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JEFFERSONVILLE, Ind. (WDRB) -- Dozens of parents showed up to a community meeting Monday night about Greater Clark County Schools' strategic plan.

At the core of some parents' and employees' worries is a cost-cutting measure that would do away with certified teachers for the related arts, which includes art, music, technology and P.E.

Instead, the plan would call for district to hire "classified specialists," workers who are not licensed teachers and would make $17 an hour.

Some parents expressed concerns Monday with possible turnover rates and classroom safety.

Requirements for the specialists would be an associates degree and real-life experience in the special area. They would also be trained by the district.

The move would save Greater Clark about $1 million.

"We're not trying to slight teachers," said Mark Laughner, superintendent of GCCS. "We believe we can still provide a high-quality service to our students at a cost savings to the district and maybe free up some money to do other things."

This would not mean cutting teachers or any forced layoffs. Affected teachers would be reassigned elsewhere in the district.

The move would cut spending in the district's education fund, which Laughner said is currently around $2 million below its ideal amount. At the same time, the strategic plan calls for more than $11 million in athletic facility upgrades.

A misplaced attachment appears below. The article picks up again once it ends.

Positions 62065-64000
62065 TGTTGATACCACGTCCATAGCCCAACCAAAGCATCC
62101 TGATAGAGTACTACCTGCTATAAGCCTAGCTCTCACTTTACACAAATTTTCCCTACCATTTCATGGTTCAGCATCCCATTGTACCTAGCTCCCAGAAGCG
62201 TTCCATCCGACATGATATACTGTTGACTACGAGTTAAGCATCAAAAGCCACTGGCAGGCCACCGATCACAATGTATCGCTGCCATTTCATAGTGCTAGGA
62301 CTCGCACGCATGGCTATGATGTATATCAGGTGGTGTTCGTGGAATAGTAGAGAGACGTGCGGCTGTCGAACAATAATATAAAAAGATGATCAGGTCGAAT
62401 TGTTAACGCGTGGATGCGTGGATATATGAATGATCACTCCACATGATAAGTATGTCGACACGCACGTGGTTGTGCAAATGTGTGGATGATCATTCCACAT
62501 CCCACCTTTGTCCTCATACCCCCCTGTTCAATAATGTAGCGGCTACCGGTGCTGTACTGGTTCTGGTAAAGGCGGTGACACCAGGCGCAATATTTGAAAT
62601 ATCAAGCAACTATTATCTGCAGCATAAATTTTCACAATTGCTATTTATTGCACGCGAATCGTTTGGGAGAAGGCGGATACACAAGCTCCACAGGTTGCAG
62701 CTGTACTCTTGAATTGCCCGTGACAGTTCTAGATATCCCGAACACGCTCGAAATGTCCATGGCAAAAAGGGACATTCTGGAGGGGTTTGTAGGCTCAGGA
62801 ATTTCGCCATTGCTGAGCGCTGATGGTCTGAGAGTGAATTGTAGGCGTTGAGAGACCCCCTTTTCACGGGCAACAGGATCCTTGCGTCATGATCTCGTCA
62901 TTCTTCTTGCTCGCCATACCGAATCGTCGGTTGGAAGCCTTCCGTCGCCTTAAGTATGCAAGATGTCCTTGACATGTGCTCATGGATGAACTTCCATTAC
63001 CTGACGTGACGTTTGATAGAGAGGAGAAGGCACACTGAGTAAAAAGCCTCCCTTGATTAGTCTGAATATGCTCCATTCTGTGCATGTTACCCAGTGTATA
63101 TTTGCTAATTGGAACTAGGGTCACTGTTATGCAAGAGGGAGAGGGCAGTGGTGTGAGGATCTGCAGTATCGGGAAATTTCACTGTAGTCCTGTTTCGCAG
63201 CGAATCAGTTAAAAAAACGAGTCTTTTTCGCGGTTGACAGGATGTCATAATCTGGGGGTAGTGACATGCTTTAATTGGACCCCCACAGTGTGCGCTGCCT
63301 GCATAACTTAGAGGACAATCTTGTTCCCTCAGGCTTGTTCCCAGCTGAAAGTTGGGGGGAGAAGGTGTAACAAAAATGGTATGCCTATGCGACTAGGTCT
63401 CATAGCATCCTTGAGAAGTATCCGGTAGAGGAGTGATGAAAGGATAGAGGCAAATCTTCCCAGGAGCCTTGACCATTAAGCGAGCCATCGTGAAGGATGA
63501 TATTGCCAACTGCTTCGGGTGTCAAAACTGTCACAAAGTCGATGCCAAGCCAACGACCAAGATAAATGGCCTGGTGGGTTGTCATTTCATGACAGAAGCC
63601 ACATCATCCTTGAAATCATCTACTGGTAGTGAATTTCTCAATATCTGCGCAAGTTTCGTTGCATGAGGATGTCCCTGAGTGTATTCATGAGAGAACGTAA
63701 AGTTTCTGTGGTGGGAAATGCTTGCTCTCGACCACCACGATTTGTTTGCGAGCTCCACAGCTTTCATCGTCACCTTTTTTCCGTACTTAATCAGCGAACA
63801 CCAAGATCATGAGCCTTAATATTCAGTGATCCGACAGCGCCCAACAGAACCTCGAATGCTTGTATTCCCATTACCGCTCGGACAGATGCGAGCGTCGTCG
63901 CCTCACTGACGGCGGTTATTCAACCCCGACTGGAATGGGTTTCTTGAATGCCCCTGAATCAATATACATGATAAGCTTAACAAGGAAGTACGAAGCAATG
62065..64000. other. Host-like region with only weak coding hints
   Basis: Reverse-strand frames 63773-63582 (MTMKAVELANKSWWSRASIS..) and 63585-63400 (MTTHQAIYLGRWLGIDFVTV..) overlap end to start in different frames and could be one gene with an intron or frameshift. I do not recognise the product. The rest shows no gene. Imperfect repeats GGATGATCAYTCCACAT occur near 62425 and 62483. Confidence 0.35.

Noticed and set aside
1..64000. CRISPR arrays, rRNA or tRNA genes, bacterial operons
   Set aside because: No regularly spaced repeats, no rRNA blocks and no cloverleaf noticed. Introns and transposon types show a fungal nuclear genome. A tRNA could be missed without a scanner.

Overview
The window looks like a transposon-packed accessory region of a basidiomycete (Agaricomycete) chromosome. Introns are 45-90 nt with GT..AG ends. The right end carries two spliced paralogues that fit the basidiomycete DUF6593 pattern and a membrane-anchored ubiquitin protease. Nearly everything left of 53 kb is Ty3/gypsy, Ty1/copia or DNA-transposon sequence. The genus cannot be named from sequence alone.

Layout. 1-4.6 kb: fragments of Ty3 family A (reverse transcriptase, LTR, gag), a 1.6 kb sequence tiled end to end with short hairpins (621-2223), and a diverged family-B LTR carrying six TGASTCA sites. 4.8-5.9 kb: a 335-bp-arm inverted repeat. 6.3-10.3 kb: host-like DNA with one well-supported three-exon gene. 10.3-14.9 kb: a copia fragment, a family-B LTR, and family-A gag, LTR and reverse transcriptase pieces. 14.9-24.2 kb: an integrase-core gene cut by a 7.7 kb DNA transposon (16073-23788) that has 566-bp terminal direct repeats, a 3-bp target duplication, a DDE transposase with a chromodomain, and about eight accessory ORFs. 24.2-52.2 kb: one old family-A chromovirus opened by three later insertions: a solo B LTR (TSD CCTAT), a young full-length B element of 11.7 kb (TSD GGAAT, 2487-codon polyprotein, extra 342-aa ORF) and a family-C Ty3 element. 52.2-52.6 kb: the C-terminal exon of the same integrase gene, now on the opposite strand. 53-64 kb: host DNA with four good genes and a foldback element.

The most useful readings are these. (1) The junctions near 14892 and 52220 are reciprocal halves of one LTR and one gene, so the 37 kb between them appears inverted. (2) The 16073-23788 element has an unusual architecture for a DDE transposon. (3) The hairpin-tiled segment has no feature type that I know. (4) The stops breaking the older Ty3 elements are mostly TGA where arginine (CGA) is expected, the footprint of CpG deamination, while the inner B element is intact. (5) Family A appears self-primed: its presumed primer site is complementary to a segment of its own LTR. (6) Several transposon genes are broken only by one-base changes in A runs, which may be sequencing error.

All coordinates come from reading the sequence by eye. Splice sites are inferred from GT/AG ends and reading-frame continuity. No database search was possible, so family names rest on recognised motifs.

"It takes money to make money, and it takes money to have nice facilities," said parent Mike Adams, who supports the plan.

Laughner said many of the proposed athletic improvements were cut from the budget in 2008, leaving facilities like the pool at Charlestown Middle School to sit in disrepair.

The district said it has received some questions from community members about why it wants to cut spending from its education fund while spending more on facility improvements.

"Those two funds are completely different, and they're funded completely differently," said Laughner. "You can't take money from one and put it in the other."

Facility improvements must come out of the district's debt service fund, which is funded by property taxes. The education fund, which pays for teachers, is state-funded, and based on student enrollment. 

Greater Clark says its enrollment numbers have declined by a thousand students recently.

Other feedback sessions will be held at 7 p.m. throughout this week:

  • Tuesday, Sept. 24, at New Washington Middle/High School
  • Wednesday, Sept. 25, at Charlestown High School
  • Thursday, Sept. 26, at Jeffersonville High School

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